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Go Back   PeachParts Mercedes-Benz Forum > General Discussions > Off-Topic Discussion

View Poll Results: What do you think
use it all the time 6 42.86%
Never 5 35.71%
only if its a small ding 3 21.43%
Voters: 14. You may not vote on this poll

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  #1  
Old 02-17-2002, 06:51 PM
Benzman500
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DO You use Bondo?

I have meet people that love bondo and people that refuse to use it. what to you think?

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  #2  
Old 02-17-2002, 09:04 PM
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I haven't heard anything good about bondo. I have heard (and seen) that when bondo ages it increases surface scratches and sand marks underneath the paint. I guess it depends on what you want to use it for. If its a small dent I would suggest having the dent pulled and metal sanded and resprayed. If the damage is large enough it warrants replacing the panel. If replacement isn't an option (rusted roof or pillars) then bondo is a last resort.
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  #3  
Old 02-17-2002, 09:22 PM
Benzman500
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What other altertives are ther other than replacement or pulling? I have seen a guy hear up a dent with a wleder and throw a wet cloth on the dent and it poped out but it seemed a little odd.
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  #4  
Old 02-17-2002, 10:35 PM
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Howdy All,
Old time body people used lead like people use bondo today. There are a few old timers around but they are almost impossible to find. The guy doing the restoration on my Mog is a custume car builder and he uses bondo. When he puts it on it is an art
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  #5  
Old 02-17-2002, 11:06 PM
Shaun McCarren
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The 190SL I'm restoring will only have lead used as filler as was originally done at the factory. Plastic body filler has it place, like filling tiny inperfections in the body. I understand that the main problem w/ filler is if moisture gets behind the repair it will fall out.
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Old 02-17-2002, 11:06 PM
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I guess you can't argue the facts. I guess my opinnion comes from seeing some really poor examples of bondo work. Maybe the best way to answer this question is. Bondo should only be used by experts who have many years of experience and have had proper training. I wouldn't consider a normal body shop an expert so if bondo is required definitely look for the right place to do the work.
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  #7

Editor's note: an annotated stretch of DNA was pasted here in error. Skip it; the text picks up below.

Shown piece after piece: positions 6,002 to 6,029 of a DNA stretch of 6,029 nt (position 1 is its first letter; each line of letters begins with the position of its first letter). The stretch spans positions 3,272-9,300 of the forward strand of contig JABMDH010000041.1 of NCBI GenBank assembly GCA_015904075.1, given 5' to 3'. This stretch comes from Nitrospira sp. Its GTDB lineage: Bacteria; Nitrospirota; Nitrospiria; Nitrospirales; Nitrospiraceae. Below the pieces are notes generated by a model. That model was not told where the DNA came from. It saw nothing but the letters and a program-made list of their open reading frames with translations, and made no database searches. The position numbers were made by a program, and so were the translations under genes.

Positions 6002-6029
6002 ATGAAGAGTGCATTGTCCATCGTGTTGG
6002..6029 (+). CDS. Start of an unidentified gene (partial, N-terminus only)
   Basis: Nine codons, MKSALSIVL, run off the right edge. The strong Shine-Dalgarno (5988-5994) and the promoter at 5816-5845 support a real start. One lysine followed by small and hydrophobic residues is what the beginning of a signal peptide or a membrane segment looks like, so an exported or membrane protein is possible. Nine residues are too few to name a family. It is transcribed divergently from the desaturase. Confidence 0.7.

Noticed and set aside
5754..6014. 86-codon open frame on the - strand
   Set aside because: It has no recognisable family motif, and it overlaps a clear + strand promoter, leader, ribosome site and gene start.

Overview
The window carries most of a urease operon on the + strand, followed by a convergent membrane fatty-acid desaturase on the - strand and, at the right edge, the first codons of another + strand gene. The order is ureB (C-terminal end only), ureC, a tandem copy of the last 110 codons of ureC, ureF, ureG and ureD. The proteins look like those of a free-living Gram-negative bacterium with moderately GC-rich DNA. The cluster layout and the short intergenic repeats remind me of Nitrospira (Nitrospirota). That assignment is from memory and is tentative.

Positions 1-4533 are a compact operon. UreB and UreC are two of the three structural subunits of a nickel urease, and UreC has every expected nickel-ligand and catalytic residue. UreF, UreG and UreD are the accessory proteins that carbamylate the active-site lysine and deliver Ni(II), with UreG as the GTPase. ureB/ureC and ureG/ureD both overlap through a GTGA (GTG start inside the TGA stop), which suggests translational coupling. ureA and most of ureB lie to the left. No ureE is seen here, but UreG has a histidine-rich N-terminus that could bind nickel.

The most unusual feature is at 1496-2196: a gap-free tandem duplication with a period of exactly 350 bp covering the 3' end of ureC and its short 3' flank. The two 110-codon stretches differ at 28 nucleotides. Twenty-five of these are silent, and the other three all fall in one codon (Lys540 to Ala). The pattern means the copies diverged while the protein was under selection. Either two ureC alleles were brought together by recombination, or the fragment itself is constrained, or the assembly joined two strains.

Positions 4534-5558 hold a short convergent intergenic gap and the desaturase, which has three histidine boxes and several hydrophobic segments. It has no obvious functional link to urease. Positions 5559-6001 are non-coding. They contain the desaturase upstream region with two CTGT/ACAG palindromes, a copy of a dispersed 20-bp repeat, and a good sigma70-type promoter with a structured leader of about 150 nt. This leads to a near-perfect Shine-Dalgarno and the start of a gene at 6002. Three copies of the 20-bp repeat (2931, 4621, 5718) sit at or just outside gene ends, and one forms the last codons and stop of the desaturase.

Old 02-17-2002, 11:29 PM
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Howdy Placo1,
Like a lot of things; You get what you pay for. You can go to Oneday or any of the other regular paint and body shops and the quality of the job will depend on the ability of the person doing it. (Great body men have to start somewhere) You can get a wide range of prices within the same shop. $200 on up. But if you want quality in the job and have some say in the prossess go to a shop that handles custume jobs. But take a bank roll with you The guy that is doing my Mog says he can't do "just"a good paint job on a car for less than $2500 and a super job he has no problem hitting $5000 So it's up to you and your wallet how you want to go.
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  #8  
Old 02-18-2002, 05:56 AM
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The Ferrari factory uses body fillers on their production line!
This is the way they get such a beautiful finish on their cars.

The secret to using "Bondo" (which byw is a brand name, sort of like Jello and Kleenex) is to let it rest and shrink before giving it a final skim of glaze. This should eliminate cracking and checking.

Just my .07 cents. (inflation )
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  #9  
Old 02-18-2002, 10:06 AM
Benzman500
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I used Bondo to fix the rust hole under the tailight on the bmw primed it and then used honda paint to cover it up an you can't tell anything was ever there
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  #10  
Old 02-18-2002, 10:07 AM
Benzman500
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  #11  
Old 02-18-2002, 10:31 AM
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I've seen Bondo under the vinyl roofs of new Cadillacs! There are two simple truths to using any body filler, use it sparingly and seal it! Body fillers become porous over time. When new paint is applied, the solvents in the paint rush into the tiny airpockets and actually blow out through the filler. This is the "trademark" cracking that has given Bondo a bad name. In the old days we used lead to repair bodies, but now it's hard to find anyone with the skill or patience to use it.
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  #12  
Old 02-18-2002, 11:17 PM
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sealing is key to bondo

Folks,

I did/helped on about a hundred paint jobs in college ( in Buffalo, heart of the rust belt, and a good place to be FROM). The key to long term success is sealing both sides. If bondo gets wet, it absorbs water, it expands, and it rusts around the bondo/metal edge. If you can keep it dry, let it cure, surface it well, then apply a finer filler (usually lacquer based), then use a filler primer, you can get a good and lasting result.

Chuck

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